---
title: "Fitting Multinomial Logistic Regression model in Divide and Recombine approach to Large Data Sets"
output: rmarkdown::html_vignette
vignette: >
%\VignetteIndexEntry{drglm_multinom}
%\VignetteEngine{knitr::rmarkdown}
%\VignetteEncoding{UTF-8}
---
Using the function drglm.multinom(), multinomial logistic regression models can be fitted to large data sets.
```{r setup, include=FALSE}
options(rmarkdown.html_vignette.check_title = FALSE)
```
#Generating a Data Set
```{r}
set.seed(123)
#Number of rows to be generated
n <- 1000000
#creating dataset
dataset <- data.frame(
Var_1 = round(rnorm(n, mean = 50, sd = 10)),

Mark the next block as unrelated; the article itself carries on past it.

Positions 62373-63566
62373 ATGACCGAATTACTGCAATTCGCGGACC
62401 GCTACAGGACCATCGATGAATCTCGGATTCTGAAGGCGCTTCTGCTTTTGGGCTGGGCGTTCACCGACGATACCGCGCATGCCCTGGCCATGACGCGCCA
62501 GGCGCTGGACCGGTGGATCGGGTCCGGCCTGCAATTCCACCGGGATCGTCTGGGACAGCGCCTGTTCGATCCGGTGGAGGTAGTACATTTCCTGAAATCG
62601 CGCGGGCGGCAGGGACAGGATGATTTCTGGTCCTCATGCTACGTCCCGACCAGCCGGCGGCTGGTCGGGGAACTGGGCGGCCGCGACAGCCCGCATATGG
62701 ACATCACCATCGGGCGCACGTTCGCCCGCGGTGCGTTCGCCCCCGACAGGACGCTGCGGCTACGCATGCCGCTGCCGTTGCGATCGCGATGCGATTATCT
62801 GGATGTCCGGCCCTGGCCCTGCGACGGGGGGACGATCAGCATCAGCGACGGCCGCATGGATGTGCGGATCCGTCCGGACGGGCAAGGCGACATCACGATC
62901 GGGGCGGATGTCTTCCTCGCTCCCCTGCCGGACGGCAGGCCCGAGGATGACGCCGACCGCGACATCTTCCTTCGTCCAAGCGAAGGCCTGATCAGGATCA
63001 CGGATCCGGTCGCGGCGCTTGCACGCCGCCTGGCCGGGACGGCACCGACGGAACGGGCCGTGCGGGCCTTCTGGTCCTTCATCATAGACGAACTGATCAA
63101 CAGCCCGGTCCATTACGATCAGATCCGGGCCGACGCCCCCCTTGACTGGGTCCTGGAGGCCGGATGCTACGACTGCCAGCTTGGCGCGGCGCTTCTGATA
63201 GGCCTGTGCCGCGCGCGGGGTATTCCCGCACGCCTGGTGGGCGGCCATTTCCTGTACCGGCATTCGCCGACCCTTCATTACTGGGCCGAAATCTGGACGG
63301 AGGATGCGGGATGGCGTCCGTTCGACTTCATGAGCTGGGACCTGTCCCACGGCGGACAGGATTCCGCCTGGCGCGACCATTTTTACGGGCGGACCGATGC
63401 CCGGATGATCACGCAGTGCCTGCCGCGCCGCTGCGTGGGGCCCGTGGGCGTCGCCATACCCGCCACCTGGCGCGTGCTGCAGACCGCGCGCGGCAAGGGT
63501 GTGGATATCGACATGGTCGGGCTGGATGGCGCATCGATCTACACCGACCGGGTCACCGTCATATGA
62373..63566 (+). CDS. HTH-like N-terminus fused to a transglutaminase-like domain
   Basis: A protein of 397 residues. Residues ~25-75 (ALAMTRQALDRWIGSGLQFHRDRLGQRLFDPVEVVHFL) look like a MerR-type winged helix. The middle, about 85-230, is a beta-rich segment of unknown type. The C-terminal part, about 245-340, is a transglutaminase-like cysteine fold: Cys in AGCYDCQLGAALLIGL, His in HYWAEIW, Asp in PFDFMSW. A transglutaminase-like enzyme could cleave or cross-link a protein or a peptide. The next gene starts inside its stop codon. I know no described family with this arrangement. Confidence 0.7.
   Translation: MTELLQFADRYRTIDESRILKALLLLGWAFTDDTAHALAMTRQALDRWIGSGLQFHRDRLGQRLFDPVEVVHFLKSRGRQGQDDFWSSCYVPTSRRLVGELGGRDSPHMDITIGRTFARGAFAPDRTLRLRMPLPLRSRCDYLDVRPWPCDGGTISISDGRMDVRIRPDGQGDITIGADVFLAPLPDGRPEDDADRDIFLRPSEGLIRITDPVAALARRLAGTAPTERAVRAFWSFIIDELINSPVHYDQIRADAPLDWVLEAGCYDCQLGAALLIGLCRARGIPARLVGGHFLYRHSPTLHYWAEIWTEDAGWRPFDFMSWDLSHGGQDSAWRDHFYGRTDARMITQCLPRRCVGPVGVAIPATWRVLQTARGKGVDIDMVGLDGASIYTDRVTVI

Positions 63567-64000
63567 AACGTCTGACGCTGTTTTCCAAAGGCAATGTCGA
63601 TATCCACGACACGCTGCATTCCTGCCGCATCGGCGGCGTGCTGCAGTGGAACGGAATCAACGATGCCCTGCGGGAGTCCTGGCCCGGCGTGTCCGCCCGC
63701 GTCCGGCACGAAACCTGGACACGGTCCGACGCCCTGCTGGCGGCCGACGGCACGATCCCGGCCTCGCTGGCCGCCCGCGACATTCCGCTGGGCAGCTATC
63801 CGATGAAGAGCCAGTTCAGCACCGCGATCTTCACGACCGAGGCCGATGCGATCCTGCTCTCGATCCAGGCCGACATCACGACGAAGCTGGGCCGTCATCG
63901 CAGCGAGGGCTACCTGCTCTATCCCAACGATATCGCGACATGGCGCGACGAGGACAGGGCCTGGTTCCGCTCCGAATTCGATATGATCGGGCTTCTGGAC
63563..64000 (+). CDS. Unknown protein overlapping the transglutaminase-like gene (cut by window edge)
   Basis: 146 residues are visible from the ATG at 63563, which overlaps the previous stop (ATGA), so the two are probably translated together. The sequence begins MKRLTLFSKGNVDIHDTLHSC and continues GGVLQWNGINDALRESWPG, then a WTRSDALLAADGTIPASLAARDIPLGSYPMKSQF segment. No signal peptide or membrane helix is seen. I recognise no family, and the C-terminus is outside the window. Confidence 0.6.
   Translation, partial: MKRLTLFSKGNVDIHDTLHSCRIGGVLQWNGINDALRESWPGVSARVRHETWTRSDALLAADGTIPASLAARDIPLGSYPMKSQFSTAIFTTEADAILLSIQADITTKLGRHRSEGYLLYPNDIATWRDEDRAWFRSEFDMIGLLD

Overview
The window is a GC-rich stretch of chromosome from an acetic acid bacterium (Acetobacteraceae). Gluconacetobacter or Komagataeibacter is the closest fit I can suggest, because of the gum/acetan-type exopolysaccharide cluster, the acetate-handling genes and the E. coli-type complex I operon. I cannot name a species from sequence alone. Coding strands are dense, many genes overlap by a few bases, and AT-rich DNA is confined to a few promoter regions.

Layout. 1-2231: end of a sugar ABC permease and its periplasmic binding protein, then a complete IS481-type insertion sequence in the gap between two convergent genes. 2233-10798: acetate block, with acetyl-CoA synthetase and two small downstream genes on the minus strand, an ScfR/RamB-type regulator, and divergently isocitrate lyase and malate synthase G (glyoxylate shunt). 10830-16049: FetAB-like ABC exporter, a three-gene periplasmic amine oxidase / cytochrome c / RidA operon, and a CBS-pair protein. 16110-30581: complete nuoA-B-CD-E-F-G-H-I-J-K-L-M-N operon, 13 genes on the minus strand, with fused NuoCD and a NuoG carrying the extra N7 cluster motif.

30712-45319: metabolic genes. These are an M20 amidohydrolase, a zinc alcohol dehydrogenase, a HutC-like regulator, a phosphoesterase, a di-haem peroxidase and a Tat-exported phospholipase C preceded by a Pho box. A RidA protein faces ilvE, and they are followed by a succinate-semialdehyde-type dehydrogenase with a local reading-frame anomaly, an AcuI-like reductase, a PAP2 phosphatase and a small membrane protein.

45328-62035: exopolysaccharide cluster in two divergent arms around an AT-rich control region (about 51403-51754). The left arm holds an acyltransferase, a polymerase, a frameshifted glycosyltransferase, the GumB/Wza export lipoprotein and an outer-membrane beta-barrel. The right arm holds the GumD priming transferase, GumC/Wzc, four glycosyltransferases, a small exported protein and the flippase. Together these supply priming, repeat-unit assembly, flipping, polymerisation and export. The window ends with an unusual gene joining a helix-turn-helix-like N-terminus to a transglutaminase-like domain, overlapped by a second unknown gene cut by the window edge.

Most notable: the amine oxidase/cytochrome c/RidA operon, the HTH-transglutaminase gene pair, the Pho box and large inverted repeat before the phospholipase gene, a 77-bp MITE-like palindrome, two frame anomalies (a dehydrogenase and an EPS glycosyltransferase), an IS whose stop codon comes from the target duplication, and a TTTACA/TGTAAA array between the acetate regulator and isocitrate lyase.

Var_2 = round(rnorm(n, mean = 7.5, sd = 2.1)),
Var_3 = as.factor(sample(c("0", "1"), n, replace = TRUE)),
Var_4 = as.factor(sample(c("0", "1", "2"), n, replace = TRUE)),
Var_5 = as.factor(sample(0:15, n, replace = TRUE)),
Var_6 = round(rnorm(n, mean = 60, sd = 5))
)
```
This data set contains six variables of which four of them are continuous generated from normal distribution and two of them are categorical and other one is count variable. Now we shall fit different GLMs with this data set below.
# Fitting Multinomial Logistic Regression Model
Now, we shall fit multinomial logistic regression model to the data sets assuming Var_4 as response variable and all other variables as independent ones.
```{r}
mmodel=drglm::drglm.multinom(Var_4~ Var_1+ Var_2+ Var_3+ Var_5+ Var_6,
data=dataset, k=10)
#Output
print(mmodel)
```